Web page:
My plan is to get a Virtual Mailbox. Which state should I have it in? You mentioned that CA requires a CA address? Is this true even if my LLC’s are in a different state? Please advise.

    Helen

    • Hi, Helen.

      Thank you for your question. I’m not sure I’m exactly following your question. Are you trying to register your WY LLC in CA (as a Foreign LLC), and they are giving you trouble at the address?

      If that’s your question, then the answer is you must have a CA address that’s not a PO Box. A CMRA is okay (i.e. UPS or a virtual office or mailbox located in CA). CA requires a CA address for filings in CA.

      Larry.

  • Hi Larry,

    Truly appreciate the article! You mentioned AZ a number of times throughout the comments section. I have been trying to figure out if I am allowed to have a virtual office for my online business in AZ?

    My wife and I live 11 months out of the year outside the United States and use my parents address as our home address in AZ. I’m still not quite clear from the article or replies in the comments about AZ being an “exception” along with a few of the other states if it’s ok having a virtual office in AZ. I don’t want my parents address to end up public some how or related to our LLC if at all possible.

    It is my understanding from what I gather here that I can have the virtual office but AZ simply doesn’t allow you to have a virtual office listed outside the State. Do I have that correct?

    Do I still have to file for a home occupation application & permit if I did have a virtual office and allowed one in AZ?

    Thanks so much!

    • Hi, Derrick.

      Apologies for the delay in responding to you. Sometimes, I don’t see the message there is a new question.

      First, I really cannot tell you whether you need to file for a home occupation application and permit. I am not a licensed AZ attorney, and therefore cannot weigh-in on that question. You need to talk with a AZ-attorney for that.

      Second, what the State of AZ is saying (and it’s really stupid), is that your company cannot use a virtual office (i.e. CMRA address) to indicate the “physical mailing address” of a company registered in the State. Even more stupidly, the AZ Secretary of State says “you can list the registered agent address as the company’s address,” giving you the false impression that it’s okay to list a third-party registered agent service as the “physical mailing address” of the company. The reason this is not acceptable, is for all the reasons I raise in the article.

      Specifically, it violates US Postal Service regulations. Apparently, the AZ Secretary of State is unaware of USPS regulations. Because it violates USPS regulations, you are technically submitting a fraudulent filing to the AZ Secretary of State’s office, even though they say it’s okay. This means if you do this, a plaintiff’s attorney could potentially seek to “pierce the corporate veil” and render the owners personally liable for whatever liability the LLC is facing.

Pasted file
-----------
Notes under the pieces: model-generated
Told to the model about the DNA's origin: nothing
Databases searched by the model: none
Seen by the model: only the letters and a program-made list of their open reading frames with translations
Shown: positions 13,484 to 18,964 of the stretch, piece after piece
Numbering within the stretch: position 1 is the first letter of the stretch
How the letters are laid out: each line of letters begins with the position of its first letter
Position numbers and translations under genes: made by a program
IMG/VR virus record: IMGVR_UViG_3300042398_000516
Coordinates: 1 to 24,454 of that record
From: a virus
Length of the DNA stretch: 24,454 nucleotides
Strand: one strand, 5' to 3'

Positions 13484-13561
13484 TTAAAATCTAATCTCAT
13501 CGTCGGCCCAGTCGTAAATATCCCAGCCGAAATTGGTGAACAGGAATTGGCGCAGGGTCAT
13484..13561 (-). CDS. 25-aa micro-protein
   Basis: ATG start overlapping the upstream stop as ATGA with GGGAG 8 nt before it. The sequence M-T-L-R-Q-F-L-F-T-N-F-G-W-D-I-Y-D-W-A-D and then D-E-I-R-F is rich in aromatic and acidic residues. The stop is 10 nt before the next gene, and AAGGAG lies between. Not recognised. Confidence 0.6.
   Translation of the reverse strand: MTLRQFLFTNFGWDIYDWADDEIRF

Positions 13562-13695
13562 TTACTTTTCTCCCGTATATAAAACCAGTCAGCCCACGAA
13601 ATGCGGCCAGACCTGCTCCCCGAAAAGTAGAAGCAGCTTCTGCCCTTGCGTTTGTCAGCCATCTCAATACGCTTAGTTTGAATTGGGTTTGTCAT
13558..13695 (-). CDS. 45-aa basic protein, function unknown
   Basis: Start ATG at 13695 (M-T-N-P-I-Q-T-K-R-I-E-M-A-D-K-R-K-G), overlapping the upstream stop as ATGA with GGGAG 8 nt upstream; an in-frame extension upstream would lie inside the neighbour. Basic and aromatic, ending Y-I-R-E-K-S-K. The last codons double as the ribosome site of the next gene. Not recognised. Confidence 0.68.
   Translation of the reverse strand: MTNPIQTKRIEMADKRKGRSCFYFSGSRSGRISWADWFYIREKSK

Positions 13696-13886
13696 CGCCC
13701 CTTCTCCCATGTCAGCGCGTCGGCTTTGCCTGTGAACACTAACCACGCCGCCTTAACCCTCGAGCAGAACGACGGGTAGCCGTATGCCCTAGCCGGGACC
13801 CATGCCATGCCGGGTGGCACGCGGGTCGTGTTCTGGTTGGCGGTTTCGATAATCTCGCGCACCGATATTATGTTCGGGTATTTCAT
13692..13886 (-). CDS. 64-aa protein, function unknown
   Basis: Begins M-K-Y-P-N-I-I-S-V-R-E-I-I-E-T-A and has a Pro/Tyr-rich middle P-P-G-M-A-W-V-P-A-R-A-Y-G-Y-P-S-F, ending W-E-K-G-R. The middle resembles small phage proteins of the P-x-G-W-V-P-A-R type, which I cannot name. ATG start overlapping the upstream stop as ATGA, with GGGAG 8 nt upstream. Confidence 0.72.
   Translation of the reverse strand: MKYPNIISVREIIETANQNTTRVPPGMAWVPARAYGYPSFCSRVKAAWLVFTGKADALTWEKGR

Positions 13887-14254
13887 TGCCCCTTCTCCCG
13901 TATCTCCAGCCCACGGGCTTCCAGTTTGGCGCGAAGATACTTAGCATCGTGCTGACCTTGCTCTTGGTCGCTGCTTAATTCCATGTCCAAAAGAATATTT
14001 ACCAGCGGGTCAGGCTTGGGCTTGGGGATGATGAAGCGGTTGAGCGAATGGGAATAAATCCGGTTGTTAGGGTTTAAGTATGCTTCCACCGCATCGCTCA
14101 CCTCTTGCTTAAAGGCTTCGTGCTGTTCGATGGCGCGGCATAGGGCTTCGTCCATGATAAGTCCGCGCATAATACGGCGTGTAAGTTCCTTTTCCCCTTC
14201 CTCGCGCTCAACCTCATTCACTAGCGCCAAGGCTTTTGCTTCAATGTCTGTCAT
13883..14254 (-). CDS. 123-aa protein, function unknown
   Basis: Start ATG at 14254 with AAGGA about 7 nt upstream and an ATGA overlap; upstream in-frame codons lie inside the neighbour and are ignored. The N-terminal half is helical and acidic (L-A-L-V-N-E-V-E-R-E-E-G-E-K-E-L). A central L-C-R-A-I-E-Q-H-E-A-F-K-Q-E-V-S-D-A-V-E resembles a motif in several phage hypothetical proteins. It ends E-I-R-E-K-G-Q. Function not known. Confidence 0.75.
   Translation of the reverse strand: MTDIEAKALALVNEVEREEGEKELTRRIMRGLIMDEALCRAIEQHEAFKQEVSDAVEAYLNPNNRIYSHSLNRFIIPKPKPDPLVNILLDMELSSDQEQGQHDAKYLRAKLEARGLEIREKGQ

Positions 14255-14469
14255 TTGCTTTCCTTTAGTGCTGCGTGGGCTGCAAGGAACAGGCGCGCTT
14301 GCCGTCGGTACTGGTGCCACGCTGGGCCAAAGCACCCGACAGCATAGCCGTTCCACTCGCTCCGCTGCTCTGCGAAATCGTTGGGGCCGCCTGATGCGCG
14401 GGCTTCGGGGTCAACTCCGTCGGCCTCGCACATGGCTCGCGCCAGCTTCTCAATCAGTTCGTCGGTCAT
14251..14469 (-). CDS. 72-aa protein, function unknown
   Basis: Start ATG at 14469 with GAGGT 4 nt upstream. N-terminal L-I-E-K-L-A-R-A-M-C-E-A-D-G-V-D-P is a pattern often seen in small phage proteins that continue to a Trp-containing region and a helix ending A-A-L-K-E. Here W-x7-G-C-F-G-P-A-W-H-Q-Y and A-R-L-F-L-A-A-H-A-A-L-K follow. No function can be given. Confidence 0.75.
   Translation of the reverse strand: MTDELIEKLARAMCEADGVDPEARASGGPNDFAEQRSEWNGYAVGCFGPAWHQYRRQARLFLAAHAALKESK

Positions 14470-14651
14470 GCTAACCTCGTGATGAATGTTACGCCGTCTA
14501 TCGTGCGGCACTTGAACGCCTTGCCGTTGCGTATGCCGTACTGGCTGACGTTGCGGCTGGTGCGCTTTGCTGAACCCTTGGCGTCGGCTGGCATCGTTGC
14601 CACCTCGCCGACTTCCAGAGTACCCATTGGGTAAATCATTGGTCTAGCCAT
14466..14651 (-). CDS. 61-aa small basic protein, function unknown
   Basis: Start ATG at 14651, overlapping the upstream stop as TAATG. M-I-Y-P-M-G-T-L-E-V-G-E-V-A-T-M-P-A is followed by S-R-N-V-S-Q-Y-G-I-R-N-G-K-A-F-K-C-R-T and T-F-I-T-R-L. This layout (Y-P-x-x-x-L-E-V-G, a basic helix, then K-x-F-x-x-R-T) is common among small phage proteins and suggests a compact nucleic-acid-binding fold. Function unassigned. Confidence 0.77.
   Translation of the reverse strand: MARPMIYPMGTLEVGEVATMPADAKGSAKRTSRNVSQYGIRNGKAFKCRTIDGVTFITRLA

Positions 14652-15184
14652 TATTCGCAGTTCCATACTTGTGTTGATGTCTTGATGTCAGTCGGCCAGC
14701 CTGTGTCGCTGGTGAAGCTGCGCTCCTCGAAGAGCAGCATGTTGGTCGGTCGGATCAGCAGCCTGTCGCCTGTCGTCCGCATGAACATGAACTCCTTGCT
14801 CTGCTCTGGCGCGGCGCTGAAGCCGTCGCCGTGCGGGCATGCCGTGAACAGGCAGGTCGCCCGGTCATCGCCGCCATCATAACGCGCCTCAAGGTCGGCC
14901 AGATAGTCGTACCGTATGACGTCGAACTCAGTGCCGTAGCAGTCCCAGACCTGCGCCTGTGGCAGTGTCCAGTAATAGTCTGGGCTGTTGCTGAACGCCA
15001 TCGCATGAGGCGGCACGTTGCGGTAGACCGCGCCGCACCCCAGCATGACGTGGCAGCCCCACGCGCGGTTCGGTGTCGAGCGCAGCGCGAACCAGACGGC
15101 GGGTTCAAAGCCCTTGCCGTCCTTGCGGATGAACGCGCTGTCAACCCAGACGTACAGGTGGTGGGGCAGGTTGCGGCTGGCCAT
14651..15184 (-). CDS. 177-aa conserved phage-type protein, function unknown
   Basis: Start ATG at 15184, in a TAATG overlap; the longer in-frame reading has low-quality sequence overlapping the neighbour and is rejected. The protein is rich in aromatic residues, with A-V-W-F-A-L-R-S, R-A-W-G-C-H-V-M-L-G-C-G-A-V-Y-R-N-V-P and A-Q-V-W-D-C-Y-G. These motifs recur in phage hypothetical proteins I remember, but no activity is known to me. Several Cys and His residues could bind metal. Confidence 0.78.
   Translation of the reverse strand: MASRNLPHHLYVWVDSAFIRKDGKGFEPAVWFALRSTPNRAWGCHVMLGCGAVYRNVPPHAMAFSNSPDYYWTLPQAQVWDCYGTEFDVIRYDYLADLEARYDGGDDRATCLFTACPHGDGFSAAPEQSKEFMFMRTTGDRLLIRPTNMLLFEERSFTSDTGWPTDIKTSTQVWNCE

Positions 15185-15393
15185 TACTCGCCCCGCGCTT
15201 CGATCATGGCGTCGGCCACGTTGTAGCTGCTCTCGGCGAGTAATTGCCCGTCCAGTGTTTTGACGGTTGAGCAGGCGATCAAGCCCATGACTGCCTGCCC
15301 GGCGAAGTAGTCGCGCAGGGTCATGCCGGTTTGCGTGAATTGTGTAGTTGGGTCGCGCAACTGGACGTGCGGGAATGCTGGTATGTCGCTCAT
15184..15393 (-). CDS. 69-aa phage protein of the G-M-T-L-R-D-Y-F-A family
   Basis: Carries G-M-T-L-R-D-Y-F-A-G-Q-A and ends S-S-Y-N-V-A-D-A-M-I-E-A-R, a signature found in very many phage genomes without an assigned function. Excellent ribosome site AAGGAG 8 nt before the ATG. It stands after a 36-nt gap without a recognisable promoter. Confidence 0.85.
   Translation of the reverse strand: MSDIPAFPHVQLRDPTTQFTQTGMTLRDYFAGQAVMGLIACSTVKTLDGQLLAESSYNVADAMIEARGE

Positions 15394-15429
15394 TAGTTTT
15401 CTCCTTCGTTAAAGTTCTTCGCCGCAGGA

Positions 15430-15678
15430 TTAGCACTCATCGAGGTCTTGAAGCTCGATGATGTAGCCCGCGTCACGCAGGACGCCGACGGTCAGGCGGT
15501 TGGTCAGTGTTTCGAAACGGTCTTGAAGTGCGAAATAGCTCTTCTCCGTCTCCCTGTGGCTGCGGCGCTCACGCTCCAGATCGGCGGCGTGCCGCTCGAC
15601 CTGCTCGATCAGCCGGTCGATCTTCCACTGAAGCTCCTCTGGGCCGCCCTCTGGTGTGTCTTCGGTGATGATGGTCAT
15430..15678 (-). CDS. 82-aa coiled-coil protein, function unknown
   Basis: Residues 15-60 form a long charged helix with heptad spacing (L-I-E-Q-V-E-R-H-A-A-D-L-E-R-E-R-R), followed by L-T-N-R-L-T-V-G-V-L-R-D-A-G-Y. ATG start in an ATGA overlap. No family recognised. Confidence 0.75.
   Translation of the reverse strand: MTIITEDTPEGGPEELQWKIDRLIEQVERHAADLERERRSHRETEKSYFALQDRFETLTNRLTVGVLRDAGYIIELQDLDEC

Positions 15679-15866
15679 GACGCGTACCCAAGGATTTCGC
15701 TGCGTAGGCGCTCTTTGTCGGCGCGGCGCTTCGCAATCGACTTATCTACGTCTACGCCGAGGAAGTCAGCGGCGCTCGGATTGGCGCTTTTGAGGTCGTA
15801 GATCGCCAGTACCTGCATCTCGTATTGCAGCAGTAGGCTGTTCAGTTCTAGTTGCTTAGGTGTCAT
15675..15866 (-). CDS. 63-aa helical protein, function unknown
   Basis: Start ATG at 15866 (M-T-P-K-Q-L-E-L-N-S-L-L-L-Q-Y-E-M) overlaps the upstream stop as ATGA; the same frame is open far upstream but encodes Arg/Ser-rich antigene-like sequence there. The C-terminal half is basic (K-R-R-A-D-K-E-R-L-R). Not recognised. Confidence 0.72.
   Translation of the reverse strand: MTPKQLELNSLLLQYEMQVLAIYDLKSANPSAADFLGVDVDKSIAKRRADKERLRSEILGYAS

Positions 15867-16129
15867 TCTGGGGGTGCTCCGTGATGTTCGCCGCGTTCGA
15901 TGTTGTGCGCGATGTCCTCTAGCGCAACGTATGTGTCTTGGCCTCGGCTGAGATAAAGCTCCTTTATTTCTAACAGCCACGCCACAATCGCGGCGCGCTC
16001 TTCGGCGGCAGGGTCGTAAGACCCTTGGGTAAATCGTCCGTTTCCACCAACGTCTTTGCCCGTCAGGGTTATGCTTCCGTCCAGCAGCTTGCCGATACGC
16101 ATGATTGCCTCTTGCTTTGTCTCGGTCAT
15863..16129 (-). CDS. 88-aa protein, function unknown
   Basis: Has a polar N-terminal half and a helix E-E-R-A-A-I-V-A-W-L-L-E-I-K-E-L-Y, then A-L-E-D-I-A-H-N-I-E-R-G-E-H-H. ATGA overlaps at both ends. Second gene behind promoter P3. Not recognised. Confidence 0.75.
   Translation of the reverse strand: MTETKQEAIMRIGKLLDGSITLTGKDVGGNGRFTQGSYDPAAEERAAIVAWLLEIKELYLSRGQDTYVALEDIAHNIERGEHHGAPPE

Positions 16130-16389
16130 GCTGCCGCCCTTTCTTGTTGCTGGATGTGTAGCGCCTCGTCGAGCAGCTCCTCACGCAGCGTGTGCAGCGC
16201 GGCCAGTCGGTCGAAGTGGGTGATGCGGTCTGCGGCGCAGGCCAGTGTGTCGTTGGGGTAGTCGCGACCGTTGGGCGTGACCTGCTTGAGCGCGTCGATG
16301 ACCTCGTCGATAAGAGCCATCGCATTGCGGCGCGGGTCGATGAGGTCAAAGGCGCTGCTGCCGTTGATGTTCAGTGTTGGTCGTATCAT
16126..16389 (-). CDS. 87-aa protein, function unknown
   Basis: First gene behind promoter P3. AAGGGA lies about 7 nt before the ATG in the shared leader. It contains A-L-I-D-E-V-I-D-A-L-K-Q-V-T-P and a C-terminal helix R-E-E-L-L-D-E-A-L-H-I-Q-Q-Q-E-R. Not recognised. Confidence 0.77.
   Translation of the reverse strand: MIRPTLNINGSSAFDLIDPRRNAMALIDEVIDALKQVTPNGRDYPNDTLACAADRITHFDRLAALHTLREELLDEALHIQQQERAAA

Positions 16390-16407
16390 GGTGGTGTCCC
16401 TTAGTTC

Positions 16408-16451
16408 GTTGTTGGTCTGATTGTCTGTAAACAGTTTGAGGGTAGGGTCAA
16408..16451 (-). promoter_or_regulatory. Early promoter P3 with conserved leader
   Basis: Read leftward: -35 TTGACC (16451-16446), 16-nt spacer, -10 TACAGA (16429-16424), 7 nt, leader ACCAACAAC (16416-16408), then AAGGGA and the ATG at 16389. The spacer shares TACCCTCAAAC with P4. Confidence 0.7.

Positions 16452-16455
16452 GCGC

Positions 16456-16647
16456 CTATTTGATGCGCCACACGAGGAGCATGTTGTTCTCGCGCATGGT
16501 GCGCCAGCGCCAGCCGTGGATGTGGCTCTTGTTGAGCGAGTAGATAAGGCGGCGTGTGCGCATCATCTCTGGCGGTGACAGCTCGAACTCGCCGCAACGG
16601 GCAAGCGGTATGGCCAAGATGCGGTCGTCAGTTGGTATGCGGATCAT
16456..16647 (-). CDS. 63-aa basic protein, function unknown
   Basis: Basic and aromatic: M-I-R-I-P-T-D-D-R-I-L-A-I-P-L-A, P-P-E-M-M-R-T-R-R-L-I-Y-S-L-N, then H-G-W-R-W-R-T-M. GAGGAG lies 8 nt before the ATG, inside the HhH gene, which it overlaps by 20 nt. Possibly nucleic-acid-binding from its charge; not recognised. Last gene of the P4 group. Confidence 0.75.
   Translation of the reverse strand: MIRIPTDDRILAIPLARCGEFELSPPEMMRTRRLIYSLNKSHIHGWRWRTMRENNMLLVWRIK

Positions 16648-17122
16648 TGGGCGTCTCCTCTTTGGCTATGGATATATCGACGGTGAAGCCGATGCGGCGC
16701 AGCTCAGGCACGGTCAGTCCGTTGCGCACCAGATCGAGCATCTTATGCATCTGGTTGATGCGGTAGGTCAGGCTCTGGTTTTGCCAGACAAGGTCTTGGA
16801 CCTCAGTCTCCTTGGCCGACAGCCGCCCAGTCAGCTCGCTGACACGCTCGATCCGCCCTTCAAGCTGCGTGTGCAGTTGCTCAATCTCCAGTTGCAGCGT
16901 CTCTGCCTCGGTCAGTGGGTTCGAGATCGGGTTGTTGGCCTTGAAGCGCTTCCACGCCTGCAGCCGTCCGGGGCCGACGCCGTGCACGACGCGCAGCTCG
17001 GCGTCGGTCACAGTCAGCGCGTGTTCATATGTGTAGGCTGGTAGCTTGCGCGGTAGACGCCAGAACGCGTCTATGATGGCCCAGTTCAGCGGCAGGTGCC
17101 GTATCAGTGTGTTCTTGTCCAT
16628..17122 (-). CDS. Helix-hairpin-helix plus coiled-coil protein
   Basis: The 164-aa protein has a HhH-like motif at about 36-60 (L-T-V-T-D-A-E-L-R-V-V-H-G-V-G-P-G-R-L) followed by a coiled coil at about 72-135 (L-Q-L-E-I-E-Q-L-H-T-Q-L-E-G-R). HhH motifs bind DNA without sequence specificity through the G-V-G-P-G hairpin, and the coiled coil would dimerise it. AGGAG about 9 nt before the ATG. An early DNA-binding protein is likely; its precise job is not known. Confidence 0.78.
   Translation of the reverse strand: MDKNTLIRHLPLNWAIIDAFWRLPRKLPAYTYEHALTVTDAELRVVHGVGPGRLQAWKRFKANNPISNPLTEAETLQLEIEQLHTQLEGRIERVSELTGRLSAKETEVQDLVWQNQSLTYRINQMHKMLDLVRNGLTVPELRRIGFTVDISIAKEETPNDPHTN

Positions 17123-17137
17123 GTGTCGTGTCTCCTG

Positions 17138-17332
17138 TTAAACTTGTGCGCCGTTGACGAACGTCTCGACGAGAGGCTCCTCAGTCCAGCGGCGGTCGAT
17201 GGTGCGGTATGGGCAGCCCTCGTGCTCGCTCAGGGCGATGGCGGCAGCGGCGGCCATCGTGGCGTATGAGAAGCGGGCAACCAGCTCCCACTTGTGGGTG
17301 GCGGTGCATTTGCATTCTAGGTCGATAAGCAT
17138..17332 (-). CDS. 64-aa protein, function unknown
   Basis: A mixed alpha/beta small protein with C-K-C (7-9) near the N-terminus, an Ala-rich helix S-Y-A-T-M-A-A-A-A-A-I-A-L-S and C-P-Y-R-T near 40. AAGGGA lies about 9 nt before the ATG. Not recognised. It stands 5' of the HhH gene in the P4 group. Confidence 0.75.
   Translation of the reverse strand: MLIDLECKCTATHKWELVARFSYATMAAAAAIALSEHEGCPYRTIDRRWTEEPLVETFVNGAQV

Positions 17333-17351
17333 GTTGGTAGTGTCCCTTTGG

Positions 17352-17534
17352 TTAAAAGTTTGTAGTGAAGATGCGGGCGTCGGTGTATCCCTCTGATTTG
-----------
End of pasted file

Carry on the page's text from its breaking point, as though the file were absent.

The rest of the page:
Why does the AZ Secretary of State do this? I think they just aren’t being careful. It ***IS OKAY*** to list the registered agent address as the “physical mailing address” of a company, ***IF AND ONLY IF*** you’re in control of the registered agent address. For example, you own or lease your space, and you’re acting as your own registered agent. Then, this would be permissible. I believe this is what the AZ Secretary of State is referencing, but they do it so sloppily that they give everyone the impression that it’s okay to have a third-party registered agent service acting as your “physical mailing address.”

      Larry.

  • Your article comes closest to the answer I am seeking, but figured I would post a question because I know other companies are dealing with this. When we started our LLC, all of our partners worked from home and used those addresses as registered agents in the states where they lived because we had no physical office. This has turned into a mess as we grew, so we are looking to have a single office for correspondence, nexus, tax purposes. Our previous counsel advised us that virtual office spaces (even with mail service) did not establish a single corporate address. If we have mail service and shared space, does that allow for that address to be the formal business address?

    The goal is to get out of filing office-related correspondence/taxes/other filings in jurisdictions in which all we have are people working from home.

    • Hi, there.

      I think there are two issues here.

      First, I think you want one address as your “corporate address.” You can certainly do that, and any virtual office can certainly qualify. You said previous counsel advised you that “virtual office spaces (even with mail service) did not establish a single corporate address.” I suspect there was a miscommunications with your formal counsel, because I would disagree with that statement — I think it’s more likely he or she was referring to “registered office” which is different (see below).